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Child support figured before or after taxes?

Pittsfield, IL |

I make 36,500 a year. After taxes and insurance deductions - I take home around 28,000. Will my child support of 28% (2 children) be figured on the gross or net?

Attorney Answers 3


Child support is based on net income. A very common question is, "what is net income?" Net income is the total income from all sources minus certain deductions which I outline below from the statute:

(a) Federal income tax (properly calculated withholding or estimated payments);

(b) State income tax (properly calculated withholding or estimated payments);

(c) Social Security (FICA payments);

(d) Mandatory retirement contributions required by law or as a condition of employment;

(e) Union dues;

(f) Dependent and individual health/hospitalization insurance premiums;

(g) Prior obligations of support or maintenance actually paid pursuant to a court order;

(h) Expenditures for repayment of debts that represent reasonable and necessary expenses for the production of income, medical expenditures necessary to preserve life or health, reasonable expenditures for the benefit of the child and the other parent, exclusive of gifts. The court shall reduce net income in determining the minimum amount of support to be ordered only for the period that such payments are due and shall enter an order containing provisions for its self-executing modification upon termination of such payment period.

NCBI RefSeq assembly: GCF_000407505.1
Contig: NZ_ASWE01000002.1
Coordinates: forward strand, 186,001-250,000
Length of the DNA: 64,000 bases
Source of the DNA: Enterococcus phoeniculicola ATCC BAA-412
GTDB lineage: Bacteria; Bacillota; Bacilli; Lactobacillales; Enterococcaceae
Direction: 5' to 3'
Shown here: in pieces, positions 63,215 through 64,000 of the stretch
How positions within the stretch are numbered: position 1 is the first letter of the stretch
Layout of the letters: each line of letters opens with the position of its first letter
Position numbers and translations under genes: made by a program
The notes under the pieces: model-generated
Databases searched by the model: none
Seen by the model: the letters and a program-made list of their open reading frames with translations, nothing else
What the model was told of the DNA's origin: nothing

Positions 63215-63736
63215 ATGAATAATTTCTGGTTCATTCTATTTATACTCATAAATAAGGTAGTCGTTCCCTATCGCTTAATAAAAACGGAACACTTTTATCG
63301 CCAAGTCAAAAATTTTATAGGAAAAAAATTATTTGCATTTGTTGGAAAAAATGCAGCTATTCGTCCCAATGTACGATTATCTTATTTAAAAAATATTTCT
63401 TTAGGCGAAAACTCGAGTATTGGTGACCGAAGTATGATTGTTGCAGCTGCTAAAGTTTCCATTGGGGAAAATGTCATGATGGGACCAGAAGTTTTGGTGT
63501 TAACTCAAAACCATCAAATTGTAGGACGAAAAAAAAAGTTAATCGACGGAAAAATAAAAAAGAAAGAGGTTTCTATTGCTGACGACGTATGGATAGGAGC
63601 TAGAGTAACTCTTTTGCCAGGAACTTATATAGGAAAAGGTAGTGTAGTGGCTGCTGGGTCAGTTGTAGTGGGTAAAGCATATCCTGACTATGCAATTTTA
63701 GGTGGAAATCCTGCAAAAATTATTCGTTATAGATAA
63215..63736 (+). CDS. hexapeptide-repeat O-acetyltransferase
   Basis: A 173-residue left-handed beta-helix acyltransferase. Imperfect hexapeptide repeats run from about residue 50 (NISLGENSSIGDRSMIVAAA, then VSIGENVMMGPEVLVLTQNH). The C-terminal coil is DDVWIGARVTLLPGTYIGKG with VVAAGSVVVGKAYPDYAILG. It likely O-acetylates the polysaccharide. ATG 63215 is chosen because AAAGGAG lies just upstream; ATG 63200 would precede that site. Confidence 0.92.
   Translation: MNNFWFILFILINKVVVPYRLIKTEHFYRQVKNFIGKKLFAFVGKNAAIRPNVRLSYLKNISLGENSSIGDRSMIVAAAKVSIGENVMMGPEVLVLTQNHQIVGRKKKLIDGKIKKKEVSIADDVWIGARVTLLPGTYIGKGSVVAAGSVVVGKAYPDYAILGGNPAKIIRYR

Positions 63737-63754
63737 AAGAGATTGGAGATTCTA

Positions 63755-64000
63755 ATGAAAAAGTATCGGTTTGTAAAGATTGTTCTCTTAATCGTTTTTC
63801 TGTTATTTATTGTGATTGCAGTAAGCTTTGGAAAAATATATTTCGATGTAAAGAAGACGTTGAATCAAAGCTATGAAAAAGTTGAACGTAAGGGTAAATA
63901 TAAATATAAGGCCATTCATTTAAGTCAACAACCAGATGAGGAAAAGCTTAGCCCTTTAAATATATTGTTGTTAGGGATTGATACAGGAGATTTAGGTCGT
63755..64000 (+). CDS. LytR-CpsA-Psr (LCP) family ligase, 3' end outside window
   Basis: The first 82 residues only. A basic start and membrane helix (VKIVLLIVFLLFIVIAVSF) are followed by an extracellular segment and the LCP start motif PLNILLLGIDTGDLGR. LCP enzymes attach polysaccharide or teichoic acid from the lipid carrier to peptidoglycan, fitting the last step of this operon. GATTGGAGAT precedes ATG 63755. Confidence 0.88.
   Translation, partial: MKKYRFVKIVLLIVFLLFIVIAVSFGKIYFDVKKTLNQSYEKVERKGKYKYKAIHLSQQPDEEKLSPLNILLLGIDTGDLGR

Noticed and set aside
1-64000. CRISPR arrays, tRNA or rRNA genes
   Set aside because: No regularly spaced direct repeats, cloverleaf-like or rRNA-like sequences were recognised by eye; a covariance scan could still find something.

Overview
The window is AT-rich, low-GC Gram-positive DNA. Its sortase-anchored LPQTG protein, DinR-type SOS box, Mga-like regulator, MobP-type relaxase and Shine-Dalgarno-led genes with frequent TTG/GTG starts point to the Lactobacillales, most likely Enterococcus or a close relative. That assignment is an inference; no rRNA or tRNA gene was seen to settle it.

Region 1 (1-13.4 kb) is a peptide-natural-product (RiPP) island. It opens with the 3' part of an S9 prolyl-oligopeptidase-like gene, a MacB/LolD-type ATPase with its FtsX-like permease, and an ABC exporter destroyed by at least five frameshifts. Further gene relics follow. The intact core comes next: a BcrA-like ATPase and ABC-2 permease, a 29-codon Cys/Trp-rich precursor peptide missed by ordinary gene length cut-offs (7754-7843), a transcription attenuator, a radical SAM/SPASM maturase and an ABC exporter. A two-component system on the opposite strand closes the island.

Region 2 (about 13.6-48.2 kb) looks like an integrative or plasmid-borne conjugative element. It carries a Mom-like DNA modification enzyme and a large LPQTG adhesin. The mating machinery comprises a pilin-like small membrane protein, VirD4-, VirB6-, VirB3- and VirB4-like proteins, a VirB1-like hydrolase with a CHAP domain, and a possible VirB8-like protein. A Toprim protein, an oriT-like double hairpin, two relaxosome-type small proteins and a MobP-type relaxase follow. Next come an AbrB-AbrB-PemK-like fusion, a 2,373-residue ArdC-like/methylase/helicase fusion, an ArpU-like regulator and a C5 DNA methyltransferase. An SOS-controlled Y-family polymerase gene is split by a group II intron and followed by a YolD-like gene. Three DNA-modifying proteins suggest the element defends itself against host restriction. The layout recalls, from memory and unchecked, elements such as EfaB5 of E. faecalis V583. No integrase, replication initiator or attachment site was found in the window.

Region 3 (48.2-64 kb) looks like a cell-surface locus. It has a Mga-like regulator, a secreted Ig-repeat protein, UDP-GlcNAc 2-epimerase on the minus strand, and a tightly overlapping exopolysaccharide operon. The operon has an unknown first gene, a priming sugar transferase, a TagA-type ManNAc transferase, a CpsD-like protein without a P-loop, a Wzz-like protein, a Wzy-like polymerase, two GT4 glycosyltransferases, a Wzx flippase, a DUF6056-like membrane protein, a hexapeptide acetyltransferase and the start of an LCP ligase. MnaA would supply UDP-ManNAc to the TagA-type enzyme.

Communication with an attorney does not by itself create an attorney/client relationship or constitute provision or receipt of legal advice. Any communication with an attorney should be considered informational use only, and should not be relied upon or acted upon until a formal attorney/client relationship is established via a written agreement.

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h) would loans for farming equipment and operating lines of credit fall under the "Expenditures for repayment of debts that represent reasonable and necessary expenses for the production of income" I am a farmer.

Gary L. Schlesinger

Gary L. Schlesinger


yes they do. there is a case on that. best if you consult with a local divorce attorney.


It will be based on net, not gross.

The author provides the preceding information as a service to the public. Author's response, as stated above, should not be considered legal advice. An initial attorney-client conference, based upon review of all relevant facts/documents, will be necessary to provide legal advice upon which the client should then rely.

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Child support is based upon net income as defined by statute. Please read:

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